• How many locations do I want to have video in?
  • What are is the maximum number of locations (“points”) that I want to connect in one call?
  • Do I want to regularly include parties from outside of my organization?
  • Do I have sufficient bandwidth to support this?
  • Do I want to incorporate presentations and computer access with the face to face meetings?
  • Do I want to support desktop computer connections to my system?
  • Do I want to have the ability to record conferences and optionally broadcast them over the web?

Standard videoconferencing equipment includes:

  • A Codec, which, much like a computer’s Central Processing Unit (CPU) is the brains of the equipment
  • One or two Displays (generally a standard TV set; for HD video an HDTV)
  • A Conference Phone
  • One or more Microphones
  • A Remote Control to control the camera and inputs
  • Cables to connect the network and optional input devices, such as a laptop computer

The Codec might be single point or multi-point, multi-point meaning that it is capable of connecting in multiple parties to the conference. You might want an additional display if you regularly do computer presentations at your meetings, so you can dedicate one screen to the presentation and the other to the remote participants. Most modern systems have a remote control that can not only control your camera, but also the camera in the remote location(s), assuming all systems are made by the same vendor.

Another option is to purchase a Conference Bridge (aka MCU). A bridge is a piece of equipment that provides additional functionality to the Codecs on your network, such as multi-point conferencing, session recording, and, possibly, desktop video.

Key questions that we had when we evaluated systems were: “How many points do your codecs connect to before we need to add a bridge?” and, “If numerous parties are connected, how does your system handle the video quality?” Some systems brought all connections down to the poorest quality connected; others were able to maintain different quality connections in different windows.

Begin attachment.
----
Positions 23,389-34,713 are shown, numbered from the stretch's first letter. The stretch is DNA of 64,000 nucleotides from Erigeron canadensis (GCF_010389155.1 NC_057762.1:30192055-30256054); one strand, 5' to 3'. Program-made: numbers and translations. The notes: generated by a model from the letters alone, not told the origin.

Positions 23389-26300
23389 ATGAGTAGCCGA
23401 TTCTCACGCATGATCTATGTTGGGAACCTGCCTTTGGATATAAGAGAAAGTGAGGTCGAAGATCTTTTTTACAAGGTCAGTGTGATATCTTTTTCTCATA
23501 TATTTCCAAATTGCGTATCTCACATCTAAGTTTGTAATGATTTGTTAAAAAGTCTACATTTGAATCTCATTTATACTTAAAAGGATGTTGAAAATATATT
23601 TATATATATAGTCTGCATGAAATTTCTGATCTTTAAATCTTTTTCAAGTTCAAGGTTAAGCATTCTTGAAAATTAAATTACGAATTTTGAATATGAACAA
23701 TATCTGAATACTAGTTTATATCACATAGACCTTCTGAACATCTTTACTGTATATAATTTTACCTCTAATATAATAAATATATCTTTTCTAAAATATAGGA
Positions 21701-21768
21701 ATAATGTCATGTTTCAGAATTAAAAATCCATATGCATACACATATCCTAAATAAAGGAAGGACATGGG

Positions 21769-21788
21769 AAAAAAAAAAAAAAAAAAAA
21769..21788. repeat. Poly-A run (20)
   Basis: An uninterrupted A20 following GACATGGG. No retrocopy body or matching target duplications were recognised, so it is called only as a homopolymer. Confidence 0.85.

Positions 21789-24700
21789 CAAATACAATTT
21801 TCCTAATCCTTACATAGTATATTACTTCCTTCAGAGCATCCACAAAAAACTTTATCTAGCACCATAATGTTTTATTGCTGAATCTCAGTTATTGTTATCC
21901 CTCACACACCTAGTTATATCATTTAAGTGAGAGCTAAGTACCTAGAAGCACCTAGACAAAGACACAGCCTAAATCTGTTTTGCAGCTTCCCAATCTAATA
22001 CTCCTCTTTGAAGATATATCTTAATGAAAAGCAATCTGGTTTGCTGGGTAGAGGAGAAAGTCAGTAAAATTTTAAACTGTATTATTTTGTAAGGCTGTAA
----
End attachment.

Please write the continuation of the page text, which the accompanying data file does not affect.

We also looked hard at the ease of use, but determined that all of these systems were about as complex as, say, adding a VCR or DVR to a cable TV setup. Some staff training is required.

On the real geeky side, we required that the systems do these protocols: Session Initialization Protocol (SIP) and H.323. These are the most common ways that one video system will connect with another over the Internet. By complying with these standards, we’ve had great success interoperating with other manufacturer’s systems.

Finally, we were able to go with a High Definition system, with great quality. This was largely enabled by the robust network we have here, as no system will work very well for you if you don’t have sufficient internet bandwidth to support this demanding application.

Conclusion: This is a somewhat simple distillation of a fairly complex topic, and the proper solution and impact of using video will vary from organization to organization. In our case, this will pay for itself quickly, and be scored as an easy win in our goal to reduce our carbon footprint. Compelling technology that supports our planet. Who can’t appreciate that?

Meet The Idealware Bloggers Part 3: Peter Campbell

This interview was conducted by Heather Gardner-Madras and originally published on the Idealware Blog in May of 2009.

The third interview of the series is with Peter Campbell and I had a good time putting a face with the twitter conversations we’ve been having in the past year, as well as finding out more about how he came to write for the Idealware blog.

Peter Campbell

On Connecting Nonprofits & Technology
Peter’s decision to combine technology with nonprofit work was very deliberate. Well into a career as an IT director for a law firm in San Francisco he had something of an epiphany and wanted to do something more meaningful in the social services sector. It took him 9 months to find just the right job and he landed at Goodwill. In both positions he was able to take advantage of good timing and having the right executive situations to create his own vision and really bring effective change to the organizations. At Goodwill Industries, Peter developed retail management software and introduced e-commerce. Now with Earth Justice, he is also sharing his experience with the broader community.

On Blogging